Jan. 12 (Bloomberg) -- Gold imports by India, the biggest bullion consumer, likely reached a record last year driven by investment demand, according to the World Gold Council.
Purchases were about 800 metric tons, compared with 557 tons in 2009, Ajay Mitra, managing director for India and the Middle East at the producer-funded group, said today in a phone interview from Dubai.
Imports at that level “would be the highest for India in its history,” he said. The group hasn’t released final data for last year. Purchases in 2010 may exceed 750 tons, Mitra said Nov. 17. The Bombay Bullion Association said Jan. 3 imports probably totaled 700 tons in 2010.
Gold for immediate delivery rallied 30 percent last year to reach a record $1,431.25 an ounce on Dec. 7 as investors bought the metal as a protector of wealth. Demand for bullion as an investment in India surged 73 percent in the year ended Sept. 30, according to World Gold Council data. Purchases by the Asian country this year will remain “strong,” said Mitra.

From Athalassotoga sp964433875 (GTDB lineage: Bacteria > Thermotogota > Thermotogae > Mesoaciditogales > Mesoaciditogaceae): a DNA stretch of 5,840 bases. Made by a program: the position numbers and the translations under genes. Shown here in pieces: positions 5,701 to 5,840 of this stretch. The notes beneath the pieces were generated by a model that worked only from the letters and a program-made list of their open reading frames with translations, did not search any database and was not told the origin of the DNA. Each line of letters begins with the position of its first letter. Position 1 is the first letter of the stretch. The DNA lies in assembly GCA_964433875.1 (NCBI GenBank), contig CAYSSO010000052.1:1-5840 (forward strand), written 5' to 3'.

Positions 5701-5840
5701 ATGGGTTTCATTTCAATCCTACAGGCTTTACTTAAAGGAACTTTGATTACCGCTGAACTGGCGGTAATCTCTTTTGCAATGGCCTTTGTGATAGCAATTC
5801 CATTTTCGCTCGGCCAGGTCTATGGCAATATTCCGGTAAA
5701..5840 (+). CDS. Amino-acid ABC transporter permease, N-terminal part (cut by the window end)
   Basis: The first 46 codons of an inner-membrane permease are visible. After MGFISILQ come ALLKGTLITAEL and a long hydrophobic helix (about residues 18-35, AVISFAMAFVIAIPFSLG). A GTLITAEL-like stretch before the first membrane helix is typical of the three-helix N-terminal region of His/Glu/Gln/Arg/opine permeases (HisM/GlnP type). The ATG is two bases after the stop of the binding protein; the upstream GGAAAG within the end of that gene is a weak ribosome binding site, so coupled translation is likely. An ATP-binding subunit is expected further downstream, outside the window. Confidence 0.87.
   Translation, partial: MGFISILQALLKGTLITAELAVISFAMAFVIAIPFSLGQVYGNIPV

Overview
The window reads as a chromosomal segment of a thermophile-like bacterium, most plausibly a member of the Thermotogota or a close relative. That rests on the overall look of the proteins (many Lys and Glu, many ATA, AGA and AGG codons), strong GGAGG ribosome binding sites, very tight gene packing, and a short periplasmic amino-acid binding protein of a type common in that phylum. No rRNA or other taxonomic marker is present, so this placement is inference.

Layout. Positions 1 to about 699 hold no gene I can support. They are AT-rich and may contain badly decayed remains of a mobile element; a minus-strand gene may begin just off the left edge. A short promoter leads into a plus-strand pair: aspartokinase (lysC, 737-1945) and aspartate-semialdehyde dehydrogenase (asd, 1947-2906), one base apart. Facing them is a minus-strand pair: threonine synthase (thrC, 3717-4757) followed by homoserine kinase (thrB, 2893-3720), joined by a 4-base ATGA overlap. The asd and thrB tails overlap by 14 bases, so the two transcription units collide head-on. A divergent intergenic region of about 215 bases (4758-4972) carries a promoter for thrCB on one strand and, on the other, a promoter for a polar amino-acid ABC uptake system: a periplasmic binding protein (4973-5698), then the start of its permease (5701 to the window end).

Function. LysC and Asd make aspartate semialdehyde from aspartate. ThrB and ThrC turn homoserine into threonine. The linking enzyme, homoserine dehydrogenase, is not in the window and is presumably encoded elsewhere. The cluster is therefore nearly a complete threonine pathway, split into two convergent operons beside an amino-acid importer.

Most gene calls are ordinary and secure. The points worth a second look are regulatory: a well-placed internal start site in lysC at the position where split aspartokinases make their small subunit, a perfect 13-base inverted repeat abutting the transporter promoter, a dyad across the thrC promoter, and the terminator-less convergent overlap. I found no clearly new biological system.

“Our assessment is demand will continue to be strong,” he said. “Price is no longer a factor.”
February-delivery futures on the Multi Commodity Exchange of India Ltd. was little changed at 20,455 rupees ($454) per 10 grams in Mumbai at 2:27 p.m. Prices reached an all-time high of 20,924 rupees on Dec. 7. Gold for immediate delivery rose 0.3 percent to $1,385.95 an ounce.
Investment demand for gold in India grew faster than the 62 percent gain in jewelry demand in the same period, according council data.
“It’s been demand driven with investment in mind,” Mitra said. “While jewelry is a form in which a lot of consumers do buy in India, the core proposition really is security for the future, which is the investment angle for buying into gold.”
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